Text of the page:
Retail goes e-tail

Retail goes e-tail

With the age of the virtual wardrobe almost upon us, Madeleine Ross finds out what the future has in store for retail

Clueless (1995). Precocious Beverly Hills princess, Cher Horowitz, sits down at her computer to select an outfit for school. Using a touch screen far too advanced for the era, she flicks through combinations of outrageous tops, skirts, pants and dresses until she settles on a hideous yellow tartan suit.

Instead of her trying it on, the suit moulds to her figure virtually using software that was beyond belief in the 90s. A screen shot of Cher in her underwear transforms into an image of her clothed. She nods, satisfied with how it looks, and skips off to find the suit from her closet. And there you have the birth of the virtual wardrobe. 

Fast forward almost 20 years and that technology is nearly within our grasp. According to Australia's biggest online fashion retailer, The Iconic, Cher's visionary computer program holds the potential to radicalise the world of online shopping, overcoming a critical challenge faced by the sector: the inability for customers to try clothes on before purchase.

"We are working on a similar technology," says Finn Age Haensel, managing director and co-founder of The Iconic. "These technologies will become more and more important moving forward because they give people less reason to buy in bricks and mortar."

Developments like this are hints of the ways online retailers are trying to innovate the online shopping experience. The land-grab, so to speak, is finished. Although there are independent e-tailers popping up everywhere, in the last 12 months the leaders have been established and almost all the big bricks and mortar department stores have made the leap to online.

Last year saw the introduction of pureplay e-tailers ASOS and The Iconic into the Australian market. And department store David Jones launched its online store in November. 

"Two years ago we were still educating retailers about online selling, trying to justify why they should be doing it," says Peter Noble, CEO of digital agency Citrus, which has developed the online retail presences for Witchery, Wittner Shoes, Scanlan and Theodore, Cotton On and Sportsgirl. "If you look at the last 12 months, brands and e-tailers are now looking to consolidate what they've got and start driving more qualified shoppers to their sites."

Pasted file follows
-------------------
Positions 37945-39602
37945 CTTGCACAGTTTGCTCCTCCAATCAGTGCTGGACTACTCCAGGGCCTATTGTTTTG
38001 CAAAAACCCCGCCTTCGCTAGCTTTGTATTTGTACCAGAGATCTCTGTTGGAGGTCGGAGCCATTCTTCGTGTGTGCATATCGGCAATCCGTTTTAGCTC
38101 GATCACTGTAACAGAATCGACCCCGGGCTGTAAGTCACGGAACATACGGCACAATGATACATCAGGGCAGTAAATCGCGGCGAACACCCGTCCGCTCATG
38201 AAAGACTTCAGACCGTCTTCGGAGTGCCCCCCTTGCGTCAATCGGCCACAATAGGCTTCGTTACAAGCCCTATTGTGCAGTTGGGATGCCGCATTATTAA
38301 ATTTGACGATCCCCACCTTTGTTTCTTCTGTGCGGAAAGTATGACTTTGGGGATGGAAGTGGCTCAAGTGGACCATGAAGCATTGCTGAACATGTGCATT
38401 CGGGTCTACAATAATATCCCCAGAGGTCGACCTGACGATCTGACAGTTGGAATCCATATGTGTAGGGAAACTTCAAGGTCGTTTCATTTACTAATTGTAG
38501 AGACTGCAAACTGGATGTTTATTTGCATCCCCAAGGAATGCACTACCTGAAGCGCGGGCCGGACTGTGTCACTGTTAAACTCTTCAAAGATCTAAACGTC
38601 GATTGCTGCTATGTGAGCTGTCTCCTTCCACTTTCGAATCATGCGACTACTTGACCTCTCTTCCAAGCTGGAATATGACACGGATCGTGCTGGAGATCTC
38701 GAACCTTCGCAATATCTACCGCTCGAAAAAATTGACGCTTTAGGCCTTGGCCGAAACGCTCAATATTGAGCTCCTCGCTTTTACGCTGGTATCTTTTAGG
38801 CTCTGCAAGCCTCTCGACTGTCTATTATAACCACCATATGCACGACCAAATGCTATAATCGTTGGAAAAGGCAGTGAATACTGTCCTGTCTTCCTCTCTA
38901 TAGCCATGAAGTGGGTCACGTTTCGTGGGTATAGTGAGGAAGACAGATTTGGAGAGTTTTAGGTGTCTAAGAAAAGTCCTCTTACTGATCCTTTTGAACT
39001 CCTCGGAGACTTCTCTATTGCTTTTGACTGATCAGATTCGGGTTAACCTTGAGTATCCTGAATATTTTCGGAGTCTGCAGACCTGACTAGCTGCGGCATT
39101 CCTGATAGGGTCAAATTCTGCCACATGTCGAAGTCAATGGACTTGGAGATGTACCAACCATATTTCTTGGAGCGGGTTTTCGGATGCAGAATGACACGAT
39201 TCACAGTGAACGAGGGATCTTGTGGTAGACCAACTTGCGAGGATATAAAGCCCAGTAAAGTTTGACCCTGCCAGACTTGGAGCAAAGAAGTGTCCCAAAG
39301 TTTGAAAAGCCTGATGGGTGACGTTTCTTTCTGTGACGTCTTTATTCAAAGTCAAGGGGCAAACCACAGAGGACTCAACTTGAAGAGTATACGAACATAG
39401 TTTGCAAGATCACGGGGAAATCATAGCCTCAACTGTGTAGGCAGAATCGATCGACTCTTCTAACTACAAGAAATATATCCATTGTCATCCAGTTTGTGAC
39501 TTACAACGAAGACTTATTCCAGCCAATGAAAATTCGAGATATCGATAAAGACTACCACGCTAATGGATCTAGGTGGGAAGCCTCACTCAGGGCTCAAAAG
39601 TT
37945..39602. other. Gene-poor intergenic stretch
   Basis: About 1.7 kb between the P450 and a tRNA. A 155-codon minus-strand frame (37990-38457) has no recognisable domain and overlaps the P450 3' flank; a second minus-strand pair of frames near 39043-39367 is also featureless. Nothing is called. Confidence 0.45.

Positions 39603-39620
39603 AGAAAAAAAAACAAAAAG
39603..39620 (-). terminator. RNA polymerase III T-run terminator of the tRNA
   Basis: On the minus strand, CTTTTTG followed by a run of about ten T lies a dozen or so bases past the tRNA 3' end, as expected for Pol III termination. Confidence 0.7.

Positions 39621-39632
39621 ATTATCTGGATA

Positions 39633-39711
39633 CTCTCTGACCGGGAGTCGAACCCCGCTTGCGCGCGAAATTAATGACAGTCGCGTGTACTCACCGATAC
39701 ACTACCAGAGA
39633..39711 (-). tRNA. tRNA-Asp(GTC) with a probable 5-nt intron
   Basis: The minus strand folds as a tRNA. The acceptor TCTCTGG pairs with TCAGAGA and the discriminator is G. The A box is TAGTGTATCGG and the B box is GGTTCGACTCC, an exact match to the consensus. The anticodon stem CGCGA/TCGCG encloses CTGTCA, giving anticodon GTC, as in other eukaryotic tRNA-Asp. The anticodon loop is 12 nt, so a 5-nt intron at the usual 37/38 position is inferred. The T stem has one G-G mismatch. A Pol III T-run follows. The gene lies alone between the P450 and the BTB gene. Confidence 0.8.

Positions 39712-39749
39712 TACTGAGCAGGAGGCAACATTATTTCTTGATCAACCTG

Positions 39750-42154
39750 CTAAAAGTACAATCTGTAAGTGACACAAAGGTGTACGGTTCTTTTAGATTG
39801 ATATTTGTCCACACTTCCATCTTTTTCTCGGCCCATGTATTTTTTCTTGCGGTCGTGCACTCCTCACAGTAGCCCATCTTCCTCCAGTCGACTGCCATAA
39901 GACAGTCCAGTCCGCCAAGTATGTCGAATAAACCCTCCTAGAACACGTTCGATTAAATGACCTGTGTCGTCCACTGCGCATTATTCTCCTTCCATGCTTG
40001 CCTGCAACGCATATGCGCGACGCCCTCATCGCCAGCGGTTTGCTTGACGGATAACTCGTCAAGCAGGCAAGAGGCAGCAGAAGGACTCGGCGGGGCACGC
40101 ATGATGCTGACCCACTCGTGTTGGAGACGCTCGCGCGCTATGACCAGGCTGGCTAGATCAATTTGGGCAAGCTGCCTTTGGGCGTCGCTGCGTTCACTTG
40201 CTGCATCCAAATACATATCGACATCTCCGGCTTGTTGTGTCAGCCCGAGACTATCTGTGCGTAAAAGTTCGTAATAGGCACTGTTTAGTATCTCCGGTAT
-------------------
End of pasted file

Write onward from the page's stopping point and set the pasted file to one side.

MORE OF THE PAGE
Now the focus has turned to improving online customer service, mining data to make the virtual shopping experience more personal, creating seamless shopping experiences across mobile and desktop devices, and fostering a complementary relationship between in-store and online. 

Let's break it down. 


According to NAB's Online Retail Sales Index, online retail sales in Australia rose to an estimated $13bn in the year to January 2013 and are now equivalent to 5.8% of traditional bricks and mortar sales (excluding food). 

Growth remains strong, up 27% year-on-year in January 2013, even though January is typically a weaker month for the online sector.

According to Forrester, online retail in Australia is set to reach $33bn in 2015, which is almost double the $16.9bn recorded back in 2009.

According to Nielsen, 87% of online Australians aged 16 and over purchased an item online in the past year. 

Close to nine in 10 Australians purchase online every six months, and 16% make an online purchase at least once a week.


"We still have double digit growth every month. We're growing much faster than the average retailer in Australia"

 – Finn Age Haensel, co-founder, The Iconic



Travel is the most popular product purchased online, followed by accommodation, books, fashion and tickets. Those aged in their 30s and 40s remain the key demographic for online spending,

Furthermore, domestic sales increased by 28% year-on-year in January, compared with 25% year-on-year for international retailers.

"In the first year we had double digit growth every week," says The Iconic's Age Haensel. "It's not as fast any more but we still have double digit growth every month. We are growing much faster than the average retailer in Australia."

In Australia, The Iconic is now head-to-head with UK online retail giant ASOS. 

Conversion rates are almost exactly the same, although Age Haensel claims his site has greater traffic. Its customers are split 50/50 between those who are regular online shoppers, and those who have never shopped online before, so Age Haensel knows the site is stealing business from bricks and mortar retailers.